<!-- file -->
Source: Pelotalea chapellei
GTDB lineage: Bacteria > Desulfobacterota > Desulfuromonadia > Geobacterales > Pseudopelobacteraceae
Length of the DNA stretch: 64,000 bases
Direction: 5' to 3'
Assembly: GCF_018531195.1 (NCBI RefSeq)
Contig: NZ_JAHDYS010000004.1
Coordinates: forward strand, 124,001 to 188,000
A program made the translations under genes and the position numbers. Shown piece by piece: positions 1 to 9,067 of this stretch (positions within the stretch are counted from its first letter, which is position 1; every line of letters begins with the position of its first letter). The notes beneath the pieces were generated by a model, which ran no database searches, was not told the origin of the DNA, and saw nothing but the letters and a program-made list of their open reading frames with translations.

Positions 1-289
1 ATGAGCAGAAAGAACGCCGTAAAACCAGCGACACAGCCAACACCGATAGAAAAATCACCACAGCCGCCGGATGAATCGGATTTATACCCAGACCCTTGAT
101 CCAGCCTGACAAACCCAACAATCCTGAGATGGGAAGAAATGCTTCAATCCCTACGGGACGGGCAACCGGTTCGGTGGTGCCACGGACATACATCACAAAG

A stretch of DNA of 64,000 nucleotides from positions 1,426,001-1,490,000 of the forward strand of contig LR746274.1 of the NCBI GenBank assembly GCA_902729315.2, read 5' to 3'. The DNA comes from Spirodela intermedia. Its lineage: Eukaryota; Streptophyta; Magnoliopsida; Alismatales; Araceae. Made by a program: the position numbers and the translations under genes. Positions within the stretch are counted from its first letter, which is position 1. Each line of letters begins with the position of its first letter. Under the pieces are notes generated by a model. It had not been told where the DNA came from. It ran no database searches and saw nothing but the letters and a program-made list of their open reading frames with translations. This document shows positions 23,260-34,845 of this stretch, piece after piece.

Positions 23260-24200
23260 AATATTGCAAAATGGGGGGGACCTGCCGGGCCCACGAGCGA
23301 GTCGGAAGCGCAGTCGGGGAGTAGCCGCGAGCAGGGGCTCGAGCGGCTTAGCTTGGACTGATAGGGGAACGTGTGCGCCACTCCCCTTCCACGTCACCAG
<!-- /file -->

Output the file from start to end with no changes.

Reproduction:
Source: Pelotalea chapellei
GTDB lineage: Bacteria > Desulfobacterota > Desulfuromonadia > Geobacterales > Pseudopelobacteraceae
Length of the DNA stretch: 64,000 bases
Direction: 5' to 3'
Assembly: GCF_018531195.1 (NCBI RefSeq)
Contig: NZ_JAHDYS010000004.1
Coordinates: forward strand, 124,001 to 188,000
A program made the translations under genes and the position numbers. Shown piece by piece: positions 1 to 9,067 of this stretch (positions within the stretch are counted from its first letter, which is position 1; every line of letters begins with the position of its first letter). The notes beneath the pieces were generated by a model, which ran no database searches, was not told the origin of the DNA, and saw nothing but the letters and a program-made list of their open reading frames with translations.

Positions 1-289
1 ATGAGCAGAAAGAACGCCGTAAAACCAGCGACACAGCCAACACCGATAGAAAAATCACCACAGCCGCCGGATGAATCGGATTTATACCCAGACCCTTGAT
101 CCAGCCTGACAAACCCAACAATCCTGAGATGGGAAGAAATGCTTCAATCCCTACGGGACGGGCAACCGGTTCGGTGGTGCCACGGACATACATCACAAAG

A stretch of DNA of 64,000 nucleotides from positions 1,426,001-1,490,000 of the forward strand of contig LR746274.1 of the NCBI GenBank assembly GCA_902729315.2, read 5' to 3'. The DNA comes from Spirodela intermedia. Its lineage: Eukaryota; Streptophyta; Magnoliopsida; Alismatales; Araceae. Made by a program: the position numbers and the translations under genes. Positions within the stretch are counted from its first letter, which is position 1. Each line of letters begins with the position of its first letter. Under the pieces are notes generated by a model. It had not been told where the DNA came from. It ran no database searches and saw nothing but the letters and a program-made list of their open reading frames with translations. This document shows positions 23,260-34,845 of this stretch, piece after piece.

Positions 23260-24200
23260 AATATTGCAAAATGGGGGGGACCTGCCGGGCCCACGAGCGA
23301 GTCGGAAGCGCAGTCGGGGAGTAGCCGCGAGCAGGGGCTCGAGCGGCTTAGCTTGGACTGATAGGGGAACGTGTGCGCCACTCCCCTTCCACGTCACCAG